Le spectre de la Grande Dépression, plus que jamais

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Le spectre de la Grande Dépression, plus que jamais

L’économiste Robert Reich, qui représente (avec Krugman) la frange la plus extrémiste des interventionnistes rooseveltiens et keynésiens dans le débat US sur la situation économique, fait flèche de tous bois. Il faut dire que les événements économiques, surtout le chômage, lui donnent des arguments de plus en plus tranchants. Pour Reich, les USA ne sont pas menacés d’une nouvelle phase de la crise, ils ne sont simplement jamais sortis de la crise depuis septembre 2008. Désormais la vraie référence de la Grande Dépression (celle qui dura au moins de 1931 à 1941) est celle qui convient à la situation. (Sur RobertReich.org le 14 août 2010 et sur Huffington.post le 14 août 2010.)

«It’s nonsense to think of the economy heading downward again into a double dip when most Americans never emerged from the first dip. We’re still in one long Big Dipper.

»More people are out of work today than they were last year, counting everyone too discouraged even to look for work. The number of workers filing new claims for jobless benefits rose last week to highest level since February. Not counting temporary census workers, a total of only 12,000 net new private and public jobs were created in July — when 125,000 are needed each month just to keep up with growth in the population of people who want and need to work.

»Not since the government began to measure the ups and downs of the busines cycle has such a deep recession been followed by such anemic job growth. Jobs came back at a faster pace even in March 1933 after the economy started to “recover” from the depths of the Great Depression. Of course, that job growth didn’t last long. That recovery wasn’t really a recovery at all. The Great Depression continued. And that’s exactly my point. The Great Recession continues. […]

»The central problem is lack of demand — and that’s what has to be tackled.

»Three of the four sources of demand have stopped working. (1) Consumers can’t and won’t buy because they’re still under a huge debt load, can’t get more credit, are afraid of losing their jobs (or already have), depend on two wage earners at least one of whom is working part-time and pulling in less, or have to save. (2) Businesses won’t invest and spend on creating more jobs if they don’t see consumers willing to buy more. (3) Exports are stalled because the dollar is so high they cost too much, much of the rest of the world is still struggling with recession, and American firms can make things for sale abroad more cheaply abroad.

»That leaves only one remaining source of demand — government. We need a giant jobs program to hire people and put money in their pockets that they’ll spend and thereby create more jobs. Put ideology aside and recognize this fact. If it makes you more comfortable call it the National Defense Jobs Act. Call it the WPA. Call it Chopped Liver. Whatever, we have to get the great army of the unemployed and underemployed working again.»

On complétera ce tableau par un article de WSWS.org, plus technique, dressant un blian chiffré des nouvelles catastrophiques de la semaine qui vien de s’écrouler aux USA. (Le 14 août 2010 également).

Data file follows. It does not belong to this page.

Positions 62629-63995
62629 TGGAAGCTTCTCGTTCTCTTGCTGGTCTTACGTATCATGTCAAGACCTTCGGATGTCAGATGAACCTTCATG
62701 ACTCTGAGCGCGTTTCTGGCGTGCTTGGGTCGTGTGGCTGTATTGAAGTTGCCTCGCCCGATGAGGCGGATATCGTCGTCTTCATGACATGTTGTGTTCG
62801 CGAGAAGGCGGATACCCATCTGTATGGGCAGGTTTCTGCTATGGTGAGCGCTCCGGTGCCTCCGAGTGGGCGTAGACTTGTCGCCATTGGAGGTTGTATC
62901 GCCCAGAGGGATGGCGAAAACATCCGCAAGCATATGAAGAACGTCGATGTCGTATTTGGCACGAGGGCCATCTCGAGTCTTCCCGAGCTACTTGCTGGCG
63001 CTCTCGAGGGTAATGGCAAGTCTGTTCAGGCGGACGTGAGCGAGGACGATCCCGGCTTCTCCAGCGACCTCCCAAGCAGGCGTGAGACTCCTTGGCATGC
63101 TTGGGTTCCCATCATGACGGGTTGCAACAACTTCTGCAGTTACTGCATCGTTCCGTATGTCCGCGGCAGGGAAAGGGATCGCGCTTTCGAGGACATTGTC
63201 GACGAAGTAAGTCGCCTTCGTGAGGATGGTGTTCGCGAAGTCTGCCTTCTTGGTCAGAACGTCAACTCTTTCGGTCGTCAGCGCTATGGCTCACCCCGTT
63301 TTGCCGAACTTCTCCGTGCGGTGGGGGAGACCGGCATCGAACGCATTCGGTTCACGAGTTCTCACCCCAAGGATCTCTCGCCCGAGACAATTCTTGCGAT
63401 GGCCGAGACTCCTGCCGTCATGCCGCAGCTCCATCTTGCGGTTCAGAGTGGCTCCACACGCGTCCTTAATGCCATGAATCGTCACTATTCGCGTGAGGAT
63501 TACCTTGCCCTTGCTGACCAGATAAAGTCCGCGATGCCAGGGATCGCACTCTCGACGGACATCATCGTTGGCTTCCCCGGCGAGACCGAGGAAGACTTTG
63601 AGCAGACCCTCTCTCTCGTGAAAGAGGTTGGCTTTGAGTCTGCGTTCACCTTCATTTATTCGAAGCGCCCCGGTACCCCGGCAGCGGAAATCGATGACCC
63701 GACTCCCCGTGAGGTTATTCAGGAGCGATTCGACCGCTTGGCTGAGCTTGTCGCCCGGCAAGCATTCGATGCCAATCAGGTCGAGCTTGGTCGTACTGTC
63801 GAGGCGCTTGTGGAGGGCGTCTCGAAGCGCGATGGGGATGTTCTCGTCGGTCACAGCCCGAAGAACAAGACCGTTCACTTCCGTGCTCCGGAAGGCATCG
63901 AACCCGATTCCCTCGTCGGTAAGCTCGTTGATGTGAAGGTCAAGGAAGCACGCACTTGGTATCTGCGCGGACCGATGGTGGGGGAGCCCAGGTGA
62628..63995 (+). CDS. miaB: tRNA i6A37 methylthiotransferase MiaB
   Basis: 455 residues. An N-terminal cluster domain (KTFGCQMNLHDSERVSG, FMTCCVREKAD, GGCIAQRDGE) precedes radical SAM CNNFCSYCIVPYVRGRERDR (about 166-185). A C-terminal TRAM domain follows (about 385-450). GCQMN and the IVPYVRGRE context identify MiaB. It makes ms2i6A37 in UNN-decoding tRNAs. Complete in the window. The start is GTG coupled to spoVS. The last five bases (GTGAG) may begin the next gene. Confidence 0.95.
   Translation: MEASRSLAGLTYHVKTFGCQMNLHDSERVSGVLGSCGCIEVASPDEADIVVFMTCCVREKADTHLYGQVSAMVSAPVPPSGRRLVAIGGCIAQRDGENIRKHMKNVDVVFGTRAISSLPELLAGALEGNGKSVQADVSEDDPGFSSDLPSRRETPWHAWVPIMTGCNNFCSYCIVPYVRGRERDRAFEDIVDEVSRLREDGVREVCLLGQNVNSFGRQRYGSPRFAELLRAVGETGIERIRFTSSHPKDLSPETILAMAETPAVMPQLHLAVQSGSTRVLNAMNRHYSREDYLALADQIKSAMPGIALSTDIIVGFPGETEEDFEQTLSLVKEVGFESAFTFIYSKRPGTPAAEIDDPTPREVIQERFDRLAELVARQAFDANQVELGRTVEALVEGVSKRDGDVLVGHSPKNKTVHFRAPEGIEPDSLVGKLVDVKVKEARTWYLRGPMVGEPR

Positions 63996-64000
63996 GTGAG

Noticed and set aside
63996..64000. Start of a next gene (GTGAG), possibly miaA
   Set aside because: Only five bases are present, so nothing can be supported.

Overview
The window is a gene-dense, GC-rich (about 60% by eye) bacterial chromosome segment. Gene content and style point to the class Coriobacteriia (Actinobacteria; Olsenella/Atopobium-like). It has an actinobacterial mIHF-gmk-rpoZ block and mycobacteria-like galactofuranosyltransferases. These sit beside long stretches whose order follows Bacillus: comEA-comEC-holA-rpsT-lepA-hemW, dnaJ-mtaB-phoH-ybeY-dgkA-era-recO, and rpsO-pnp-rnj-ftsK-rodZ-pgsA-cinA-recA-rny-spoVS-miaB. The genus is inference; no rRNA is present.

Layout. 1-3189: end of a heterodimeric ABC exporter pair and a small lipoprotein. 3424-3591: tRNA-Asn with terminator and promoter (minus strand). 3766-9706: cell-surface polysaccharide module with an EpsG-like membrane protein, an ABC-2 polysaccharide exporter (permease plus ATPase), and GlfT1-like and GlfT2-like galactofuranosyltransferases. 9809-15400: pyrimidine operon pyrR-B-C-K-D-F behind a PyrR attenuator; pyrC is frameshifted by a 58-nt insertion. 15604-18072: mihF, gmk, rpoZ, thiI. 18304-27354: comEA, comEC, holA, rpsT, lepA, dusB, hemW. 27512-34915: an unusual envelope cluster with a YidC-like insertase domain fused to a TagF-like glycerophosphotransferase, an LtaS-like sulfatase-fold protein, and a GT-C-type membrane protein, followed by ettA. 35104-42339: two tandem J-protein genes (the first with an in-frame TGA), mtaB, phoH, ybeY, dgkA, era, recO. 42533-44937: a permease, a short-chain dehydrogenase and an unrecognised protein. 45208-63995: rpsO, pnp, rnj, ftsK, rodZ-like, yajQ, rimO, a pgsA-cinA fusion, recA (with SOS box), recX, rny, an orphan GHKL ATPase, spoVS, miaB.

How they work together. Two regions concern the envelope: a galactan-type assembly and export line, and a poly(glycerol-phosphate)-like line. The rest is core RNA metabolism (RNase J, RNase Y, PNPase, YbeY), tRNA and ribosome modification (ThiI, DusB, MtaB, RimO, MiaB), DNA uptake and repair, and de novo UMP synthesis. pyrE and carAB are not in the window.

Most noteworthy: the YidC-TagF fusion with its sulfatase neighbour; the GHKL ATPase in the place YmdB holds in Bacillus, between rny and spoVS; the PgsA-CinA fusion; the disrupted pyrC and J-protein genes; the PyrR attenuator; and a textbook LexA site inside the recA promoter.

«Reports released this week on initial applications for jobless benefits, bank seizures of foreclosed homes and retail sales all reflect a dramatic decline in US economic growth and growing social distress.

»On Thursday, the Labor Department reported that first-time jobless claims rose by 2,000 last week to 484,000, the third weekly rise in the past month and the highest level in six months. As has been the case with virtually all US economic data in recent weeks, the figures defied the more optimistic forecasts of economists. They had predicted jobless filings would fall by 14,000.

»The four-week moving average of unemployment benefits claims also rose, increasing by 14,250 to 473,500. Most economists believe that weekly initial claims above 400,000 reflect an unhealthy economy that is generating too few jobs to keep pace with the normal growth of the labor force.

»According to the Financial Times, Joshua Shapiro, chief US economist at MFR, noted that the current level of claims is consistent with an economy that is shedding 200,000 jobs a month. Last week, the Labor Department reported that US payrolls shrank by 131,000 in July. The jobless claims figures suggest that the jobless rate will likely rise above the current official level of 9.5 percent.

»The Associated Press reported that Pierre Ellis, an economist at Decision Economics, wrote in a note to clients that Thursday’s unemployment claims report “represents a very adverse turn in the labor market, threatening income growth and consumer spending.”»

Reich termine son commentaire par une attaque contre les adversaires de l’interventionnisme, les “néo-Hooveristes” comme il les appelle (du nom du président des USA de 1929 à 1933). Il s’agit bien entendu des républicains mais aussi d’une partie des démocrates, qui s’opposent aux dépenses du gouvernement, et donc à son intervention contre le chômage. «If we let the deficit hawks and government haters dominate this debate, as they have, the Big Dipper will continue for years. The Great Depression lasted twelve.»



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